Dow Reverses Year’s Gains
This week, the Dow Jones Industrial Average went negative for 2018. In contrast, the broader S&P 500 is currently up 3% and the NASDAQ 100 12%. Although becoming less representative of the U.S. economy, the “Dow” is the most popular market index and its action the usual reply to asking how the market is doing.
The Dow owes its prime time image from its founding back in 1896. This week, General Electric was dropped from the Dow to be replaced by Walgreens Boots, the largest retail pharmacy. This removes another manufacturer from the “Industrials,” which now include Goldman Sachs, Home Depot, McDonald’s, Travelers and Walt Disney. These five are among the twelve trading over $100 that move the Dow, as it alone is an arithmetic average, giving higher weight to higher priced stocks.
Since 1896, the divisor into the total value of its 30 components has been adjusted to maintain continuity for stock splits or substitutions. This has taken the current divisor down to around 0.145, meaning that every dollar move in any of its 30 stocks moves the Dow average by almost 7 points. This sometimes exaggerates the behavior of the Dow as in March this year when Boeing dropped $24 in a week, taking 167 points off the Dow.
The Dow’s lagging the more newly created indices reflects the leading dynamism of companies like Apple (AAPL-$185), Amazon (AMZN-$1,735), Amgen (AMGN-$185), Nvidia ($257) and Visa (V-$134). Only Apple and Visa are members of the Dow 30 while these are the five largest positions in the portfolios I manage.
This quintet each illustrates the value of increasing earnings with strong leadership and solid finances. Even these will suffer occasional dips and investors must realize that uncertainties will always pervade investments, as they do in most fields of endeavors.
The Economist recently used poker as an illustration. In the final hand of last year’s World Series of Poker, the two finalists had bet all their chips after the first two cards were dealt. With five cards yet to be dealt, one player held Ace-Eight and the other Ace-Deuce. After four more cards, neither had improved and only a deuce could save the Ace-Deuce player. With three deuces still among 44 cards, his chances had narrowed to 7%.
To reach the finals, each player had dealt with a variety of uncertainties that they had approached with carefully honed strategies. They had doubtlessly kept to these despite inevitable emotional stresses that could induce folding a winning hand from fear of loss to an aggressive bluff by or calling with a weak hand through greed for a big pot.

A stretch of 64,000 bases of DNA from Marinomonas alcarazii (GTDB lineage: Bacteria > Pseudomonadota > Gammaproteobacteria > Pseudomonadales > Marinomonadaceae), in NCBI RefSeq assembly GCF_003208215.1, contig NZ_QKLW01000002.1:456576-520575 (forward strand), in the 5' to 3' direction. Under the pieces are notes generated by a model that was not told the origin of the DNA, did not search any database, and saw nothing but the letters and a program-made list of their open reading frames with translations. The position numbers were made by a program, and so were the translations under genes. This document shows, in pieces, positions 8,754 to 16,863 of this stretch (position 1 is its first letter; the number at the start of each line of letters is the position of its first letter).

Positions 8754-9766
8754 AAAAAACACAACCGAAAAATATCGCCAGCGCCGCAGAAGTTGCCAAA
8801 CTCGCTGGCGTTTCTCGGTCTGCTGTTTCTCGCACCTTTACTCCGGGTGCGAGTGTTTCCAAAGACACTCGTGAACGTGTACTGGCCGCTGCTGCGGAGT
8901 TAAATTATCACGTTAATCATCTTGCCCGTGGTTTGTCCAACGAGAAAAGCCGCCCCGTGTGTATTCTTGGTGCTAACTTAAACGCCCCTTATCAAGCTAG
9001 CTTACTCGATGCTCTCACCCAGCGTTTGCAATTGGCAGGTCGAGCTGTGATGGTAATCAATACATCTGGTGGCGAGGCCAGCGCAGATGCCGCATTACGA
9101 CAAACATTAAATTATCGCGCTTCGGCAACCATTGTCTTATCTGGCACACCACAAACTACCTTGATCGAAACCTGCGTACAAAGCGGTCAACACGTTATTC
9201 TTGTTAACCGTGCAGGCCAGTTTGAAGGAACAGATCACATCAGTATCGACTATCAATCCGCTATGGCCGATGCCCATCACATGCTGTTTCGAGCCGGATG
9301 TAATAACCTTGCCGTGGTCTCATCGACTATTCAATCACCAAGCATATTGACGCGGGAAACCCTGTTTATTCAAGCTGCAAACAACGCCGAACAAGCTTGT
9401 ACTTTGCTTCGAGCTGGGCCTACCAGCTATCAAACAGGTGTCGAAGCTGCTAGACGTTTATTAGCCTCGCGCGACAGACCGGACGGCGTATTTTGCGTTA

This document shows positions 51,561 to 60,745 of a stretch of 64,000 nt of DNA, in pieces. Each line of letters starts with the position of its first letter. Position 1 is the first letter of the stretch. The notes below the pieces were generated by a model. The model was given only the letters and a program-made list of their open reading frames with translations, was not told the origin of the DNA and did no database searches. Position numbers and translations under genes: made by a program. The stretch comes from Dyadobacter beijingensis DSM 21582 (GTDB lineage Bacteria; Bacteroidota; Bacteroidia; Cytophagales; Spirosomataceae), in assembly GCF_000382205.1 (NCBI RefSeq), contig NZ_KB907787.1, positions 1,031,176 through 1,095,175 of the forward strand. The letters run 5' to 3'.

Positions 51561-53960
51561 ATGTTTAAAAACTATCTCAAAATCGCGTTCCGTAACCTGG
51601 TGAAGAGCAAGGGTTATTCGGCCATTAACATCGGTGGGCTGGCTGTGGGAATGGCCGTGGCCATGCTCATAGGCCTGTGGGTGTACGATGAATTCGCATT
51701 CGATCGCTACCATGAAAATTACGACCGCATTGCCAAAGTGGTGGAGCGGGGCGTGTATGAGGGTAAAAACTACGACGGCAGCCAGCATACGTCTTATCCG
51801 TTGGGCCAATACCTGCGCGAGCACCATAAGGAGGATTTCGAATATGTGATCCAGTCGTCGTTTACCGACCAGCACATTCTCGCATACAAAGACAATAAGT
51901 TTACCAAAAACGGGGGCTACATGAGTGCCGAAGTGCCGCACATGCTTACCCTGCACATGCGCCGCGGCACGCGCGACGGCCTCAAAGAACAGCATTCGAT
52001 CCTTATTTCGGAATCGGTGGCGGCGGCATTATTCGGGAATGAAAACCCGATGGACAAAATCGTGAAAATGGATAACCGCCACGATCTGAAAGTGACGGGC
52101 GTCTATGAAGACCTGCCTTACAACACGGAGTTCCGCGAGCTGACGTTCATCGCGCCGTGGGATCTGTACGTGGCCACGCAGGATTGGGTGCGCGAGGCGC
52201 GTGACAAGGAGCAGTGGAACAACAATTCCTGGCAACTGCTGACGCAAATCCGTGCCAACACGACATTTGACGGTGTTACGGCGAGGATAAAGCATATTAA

Investors face similar challenges. Rising stock prices inevitably bring in greedy buyers while down markets cause the fearful to fold good stocks while ignoring the opportunities to build quality stock portfolios. Mr. Warren Buffett, a bridge champion, says to be “fearful when others are greedy and greedy when others are fearful.”
Bad luck is part of the game. Investors must persist in making the right decisions given inevitable uncertainties. The dealer turned over the final card in the poker final and it was a deuce. The 7% chance came through. Investors should remember that surprises will always be with us and to include such uncertainties in their strategies rather than surrendering to emotions.
Market dips should be used to augment positions in stocks like those mentioned earlier. Other timely buys include Lilly (LLY-$85), Thermo Fisher (TMO-$206) and Kforce (KFRC-$34). The U.S. economy continues to provide a powerful base for stock market investment. Its industrial base has changed since 1896 when GE was part of the original Dow Industrial Average while its growth since then has sent the Dow up over 50,000%.
Tony Crowell manages stock portfolios for individuals and their trust and retirement accounts with CROWELL•ROBERTS Investment Counsel, a registered investment advisor in Laguna Beach since 1995. [email protected] 949.494.1376/800.697.2622